Bees and pollinators have been declining in Ireland and other countries for decades – as a result of mono-culture, pollution, climate change and disease, and this decline comes at a huge cost to agriculture, to wildflowers and trees, and to many parts of the natural world that we take for granted. The All Ireland Pollinator Plan (AIPP), set up in 2015, is almost unique in reversing pollinator decline by engaging with Irish society, mobilising a citizen’s army of gardeners, farmers, community and sports groups, councils and other land owners to become pollinator friendly, protecting the environment and protecting the lives of future generations.
In ‘Plean Bee’, Dr. Úna Fitzpatrick from the National Biodiversity Centre, Professor Jane Stout from TCD, and Belfast based biologist Dr. Pól Mac Cána explain the variety of pollinators who work on our behalf, the honeybees, the bumblebees as well as Ireland’s 77 species of solitary bee – individual bees of surprising sizes and colours who are the country’s main pollinators. While bees are responsible for most pollination, there are also wasps, moths, butterflies and hoverflies to take into account.
We hear how these pollinators face the same problem of decline in habitats and food sources. Gardens, parks, hedgerows and farmland that are over maintained, or are treated with pesticides, are destroying natural habitats for pollinators who require shelter, and a variety of food sources throughout the year. The delicate balance of nature – the pollination of fruits and crops, trees and wildflowers, in exchange for food and shelter – is breaking down, and pollinators are struggling to survive.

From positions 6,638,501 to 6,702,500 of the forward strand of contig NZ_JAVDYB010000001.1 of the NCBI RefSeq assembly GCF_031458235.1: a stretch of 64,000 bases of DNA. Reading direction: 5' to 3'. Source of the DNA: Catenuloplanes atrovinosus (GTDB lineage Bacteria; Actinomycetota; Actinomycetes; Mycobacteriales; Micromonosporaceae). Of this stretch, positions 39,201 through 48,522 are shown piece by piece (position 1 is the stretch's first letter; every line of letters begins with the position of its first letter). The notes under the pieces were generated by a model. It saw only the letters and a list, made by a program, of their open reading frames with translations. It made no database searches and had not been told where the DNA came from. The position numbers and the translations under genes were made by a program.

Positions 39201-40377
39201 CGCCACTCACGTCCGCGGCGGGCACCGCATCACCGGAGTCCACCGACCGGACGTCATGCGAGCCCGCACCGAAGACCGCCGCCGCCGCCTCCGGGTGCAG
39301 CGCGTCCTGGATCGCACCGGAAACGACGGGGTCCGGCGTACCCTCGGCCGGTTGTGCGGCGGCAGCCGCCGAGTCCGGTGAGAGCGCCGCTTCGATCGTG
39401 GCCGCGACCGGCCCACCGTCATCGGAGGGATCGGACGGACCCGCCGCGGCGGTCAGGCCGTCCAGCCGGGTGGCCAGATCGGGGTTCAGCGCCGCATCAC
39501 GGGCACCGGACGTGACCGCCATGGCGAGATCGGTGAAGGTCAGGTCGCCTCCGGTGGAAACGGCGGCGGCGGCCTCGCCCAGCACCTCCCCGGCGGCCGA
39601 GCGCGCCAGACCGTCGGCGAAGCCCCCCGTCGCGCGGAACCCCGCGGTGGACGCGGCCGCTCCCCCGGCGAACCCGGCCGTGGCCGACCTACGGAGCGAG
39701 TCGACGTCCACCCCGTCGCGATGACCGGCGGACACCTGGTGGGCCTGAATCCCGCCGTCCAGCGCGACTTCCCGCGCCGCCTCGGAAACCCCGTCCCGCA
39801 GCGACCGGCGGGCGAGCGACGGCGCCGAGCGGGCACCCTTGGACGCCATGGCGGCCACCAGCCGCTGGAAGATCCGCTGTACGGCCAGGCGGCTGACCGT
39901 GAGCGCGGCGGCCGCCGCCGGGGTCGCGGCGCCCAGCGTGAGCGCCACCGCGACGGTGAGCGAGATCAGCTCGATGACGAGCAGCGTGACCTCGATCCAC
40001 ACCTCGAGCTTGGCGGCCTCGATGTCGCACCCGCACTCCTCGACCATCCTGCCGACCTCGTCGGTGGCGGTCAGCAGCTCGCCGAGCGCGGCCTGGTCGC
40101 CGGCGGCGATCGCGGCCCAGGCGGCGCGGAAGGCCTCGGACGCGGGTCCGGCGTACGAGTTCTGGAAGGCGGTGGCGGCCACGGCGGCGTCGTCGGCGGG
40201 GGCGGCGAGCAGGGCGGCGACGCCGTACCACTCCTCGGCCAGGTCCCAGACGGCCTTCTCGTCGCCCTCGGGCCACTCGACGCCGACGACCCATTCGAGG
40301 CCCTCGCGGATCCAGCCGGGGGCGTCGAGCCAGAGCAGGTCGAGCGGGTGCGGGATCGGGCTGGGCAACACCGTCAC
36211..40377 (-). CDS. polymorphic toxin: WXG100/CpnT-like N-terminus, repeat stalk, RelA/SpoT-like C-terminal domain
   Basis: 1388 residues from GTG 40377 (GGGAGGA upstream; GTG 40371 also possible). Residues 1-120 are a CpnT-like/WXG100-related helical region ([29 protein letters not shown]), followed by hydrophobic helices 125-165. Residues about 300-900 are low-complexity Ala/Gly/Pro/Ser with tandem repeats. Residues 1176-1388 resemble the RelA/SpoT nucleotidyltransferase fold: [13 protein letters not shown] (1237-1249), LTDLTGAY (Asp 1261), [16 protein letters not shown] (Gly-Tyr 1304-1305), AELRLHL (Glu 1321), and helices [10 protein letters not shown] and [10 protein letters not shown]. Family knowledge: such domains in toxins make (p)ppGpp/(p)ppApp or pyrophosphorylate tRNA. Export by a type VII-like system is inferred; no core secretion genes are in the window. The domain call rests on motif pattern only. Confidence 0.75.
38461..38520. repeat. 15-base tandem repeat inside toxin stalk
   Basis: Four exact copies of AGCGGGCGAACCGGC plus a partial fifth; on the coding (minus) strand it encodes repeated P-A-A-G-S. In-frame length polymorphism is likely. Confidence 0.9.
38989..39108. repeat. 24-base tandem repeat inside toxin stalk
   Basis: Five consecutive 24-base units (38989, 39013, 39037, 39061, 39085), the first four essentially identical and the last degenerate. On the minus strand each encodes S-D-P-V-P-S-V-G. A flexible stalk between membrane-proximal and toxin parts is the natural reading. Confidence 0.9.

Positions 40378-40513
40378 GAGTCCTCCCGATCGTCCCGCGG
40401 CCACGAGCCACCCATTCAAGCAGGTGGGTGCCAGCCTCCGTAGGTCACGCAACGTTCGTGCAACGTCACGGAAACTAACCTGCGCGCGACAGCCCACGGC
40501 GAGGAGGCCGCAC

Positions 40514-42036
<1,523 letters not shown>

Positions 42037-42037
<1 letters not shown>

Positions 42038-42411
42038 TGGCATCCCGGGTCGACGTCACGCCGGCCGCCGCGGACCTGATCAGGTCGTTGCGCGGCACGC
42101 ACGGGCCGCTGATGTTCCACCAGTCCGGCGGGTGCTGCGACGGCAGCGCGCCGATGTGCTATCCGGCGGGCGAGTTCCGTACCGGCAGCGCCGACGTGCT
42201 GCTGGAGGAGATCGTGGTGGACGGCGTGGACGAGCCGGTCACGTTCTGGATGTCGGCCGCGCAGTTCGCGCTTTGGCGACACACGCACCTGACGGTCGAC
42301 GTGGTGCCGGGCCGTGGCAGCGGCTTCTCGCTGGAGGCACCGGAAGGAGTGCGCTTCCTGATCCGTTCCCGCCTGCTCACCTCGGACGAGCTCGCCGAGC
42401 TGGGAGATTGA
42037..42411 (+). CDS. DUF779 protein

The aim of the AIPP, launched by Úna and Jane in 2015, was to encourage as much of Irish society as possible to take action to protect or develop habitats and food sources. The AIPP published action plans for every type of citizen activist, and in ‘Plean Bee’, we witness how Derry City and Strabane Council have reduced the mowing of grass over the summer, to allow wildflowers to grow to support pollinators. We visit a community glasshouse in Donegal, a school in Dublin that has implemented pollinator-friendly policies, a Mullingar farm where traditional hedge-laying helps promote biodiversity, and finally, we visit Buncrana Town, where the local council, the Tidy Towns committee and others have transformed how the town plants flowers and maintains its roundabouts and parkland to the advantage of bees and pollinators.
The success of the pollinator plan, and the huge community buy-in involved means that other countries, and the EU in particular, are looking to Ireland for help in improving the situation of their own pollinators. The AIPP is making a difference, and as Úna states, “the beauty about it is that we’re not asking ‘anybody’ to solve this problem, we’re asking ‘everybody’ to get involved, and if everybody took small actions, then together we would solve it.”